All the art department and modelling design is prepared by us, then handed off to Technicolour and placed inside the build. We did a motion capture shoot in L.A., and are constantly feeding back through with Technicolour and all the other moving parts—probably about 4-5 times a week.
And what about the additional elements, like the UI interactions and sound design — do you oversee that too?
Between myself and [Wolstenholme], we share those duties. So, in that respect again it's like a film shoot. We have a sound design studio, a motion-capture studio with sonic capture, plus we cast all the voice actors. This comes down to things like lighting, rigging, camera moves, UI design and game design. That's been a new thing for me.
And in this process, are you breaking any rules that you've taught yourself over the years?
The interesting thing for me has been transcending the technical limitations from film, which I'm very familiar with, to this VR world. For example, we have to consider things like frame-rates for motion sickness. A lot of times I’ll say ‘let’s do this with the design’ and someone will say ‘you can, but you’ll make someone throw up’ (laughs) so that’s been a learning curve. It’s just problem solving on the go.
When we’re creating Motion Books we often say that we don't want to be the worst video, we want to be the best reading experience, so that's the philosophy we try to stick to.
And what’s the feedback been from the comic industry?
The industry is a funny one because on one hand, you have a passionate community who believe comics should be in print only. We absolutely love that and consult with them regularly. But then you have this group of people who absolutely love [motion books] and they're just hungry for a great story. They really are. So, I think we've managed to do a pretty impressive thing. Yeah, their expectations are high, but there's certainly an appetite for it.
Do you think the major publishers will go 100% in on this new way of storytelling?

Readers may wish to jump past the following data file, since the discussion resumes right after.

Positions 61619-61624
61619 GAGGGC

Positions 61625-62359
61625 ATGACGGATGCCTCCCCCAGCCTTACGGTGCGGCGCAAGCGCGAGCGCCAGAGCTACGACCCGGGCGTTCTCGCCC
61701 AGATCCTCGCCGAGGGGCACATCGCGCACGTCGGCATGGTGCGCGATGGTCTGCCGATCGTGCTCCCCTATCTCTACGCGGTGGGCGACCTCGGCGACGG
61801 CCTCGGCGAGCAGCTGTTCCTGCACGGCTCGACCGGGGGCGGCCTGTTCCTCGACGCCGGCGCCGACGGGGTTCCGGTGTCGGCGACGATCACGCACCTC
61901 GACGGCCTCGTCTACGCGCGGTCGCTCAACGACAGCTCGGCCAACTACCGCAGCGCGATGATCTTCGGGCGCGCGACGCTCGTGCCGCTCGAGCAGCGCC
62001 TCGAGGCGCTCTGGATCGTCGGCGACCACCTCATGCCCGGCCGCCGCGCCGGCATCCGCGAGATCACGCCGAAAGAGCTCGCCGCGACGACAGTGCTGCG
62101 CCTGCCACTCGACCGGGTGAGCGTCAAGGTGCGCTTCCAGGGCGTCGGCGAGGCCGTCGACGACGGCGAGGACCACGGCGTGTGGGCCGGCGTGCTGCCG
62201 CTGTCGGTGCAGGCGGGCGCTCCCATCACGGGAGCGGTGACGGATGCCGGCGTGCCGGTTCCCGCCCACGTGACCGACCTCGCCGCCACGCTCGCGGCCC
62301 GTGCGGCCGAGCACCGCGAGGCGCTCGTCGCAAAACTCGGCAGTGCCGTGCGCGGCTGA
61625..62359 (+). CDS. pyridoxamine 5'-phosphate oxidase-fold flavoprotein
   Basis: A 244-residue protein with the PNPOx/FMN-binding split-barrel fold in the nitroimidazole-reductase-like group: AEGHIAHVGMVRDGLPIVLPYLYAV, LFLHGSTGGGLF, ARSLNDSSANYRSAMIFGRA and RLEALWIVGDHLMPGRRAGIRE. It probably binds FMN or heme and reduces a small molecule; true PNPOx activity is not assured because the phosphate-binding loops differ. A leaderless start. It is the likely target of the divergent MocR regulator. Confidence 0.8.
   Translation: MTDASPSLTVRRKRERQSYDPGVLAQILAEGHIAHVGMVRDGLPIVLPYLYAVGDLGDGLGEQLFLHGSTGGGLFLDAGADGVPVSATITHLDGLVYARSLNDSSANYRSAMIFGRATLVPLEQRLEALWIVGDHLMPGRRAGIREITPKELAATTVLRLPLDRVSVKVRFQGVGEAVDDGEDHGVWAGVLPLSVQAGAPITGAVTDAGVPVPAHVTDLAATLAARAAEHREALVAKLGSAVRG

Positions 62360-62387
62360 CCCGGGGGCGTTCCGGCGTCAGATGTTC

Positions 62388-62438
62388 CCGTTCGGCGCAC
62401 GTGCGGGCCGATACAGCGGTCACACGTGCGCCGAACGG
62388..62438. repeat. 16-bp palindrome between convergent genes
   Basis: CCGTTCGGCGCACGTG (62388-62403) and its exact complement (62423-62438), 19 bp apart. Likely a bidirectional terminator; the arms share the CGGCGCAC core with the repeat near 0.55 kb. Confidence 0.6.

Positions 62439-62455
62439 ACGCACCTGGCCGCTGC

Already, every major publisher distributes digitally. Comic books will always have their place but I think they will continue to shift to the digital world as technology catches up with the imaginations of great storytellers. For example, we will soon be launching Madefire on Magic Leap to bring comics to mixed reality. I think when things start really being ingrained in people's heads and their lives and are perfectly immersive, it's going to be seamless. But it doesn’t have to be one or the other. Storytelling is storytelling.
How do you manage all the content that comes through from these studios and contributors across the globe?
When we're creating motion books, we're often pulling in world-class artists. What we typically like to do is pair a veteran writer with an up-and-coming artist or vice versa. So artists like Bill Sienkiewicz and Dave Gibbons, plus a host of up-and-coming creatives.
Our studio is in Berkeley but a lot of our people work remotely—places like Miami and Colorado, not to mention the production team in Bangladesh. And so a lot of the feedback loops are coming directly through Dropbox. It’s step orientated as well, so we start with pencils and then go into inks, colour, and then what we call ‘building’ which is essentially just assembling the motion book itself. But every step needs to be filed and put away for easy reference, which is where Dropbox comes in. We'll send work over to the relevant studio, and then we make sure we keep it on our end too—especially when it's storyboards and scripts where we're laying updated art or updated words. So, there is this back and forth approach where we're always working off the most recent file version.
So let’s talk about your background as an art director, and how you ended up in San Francisco?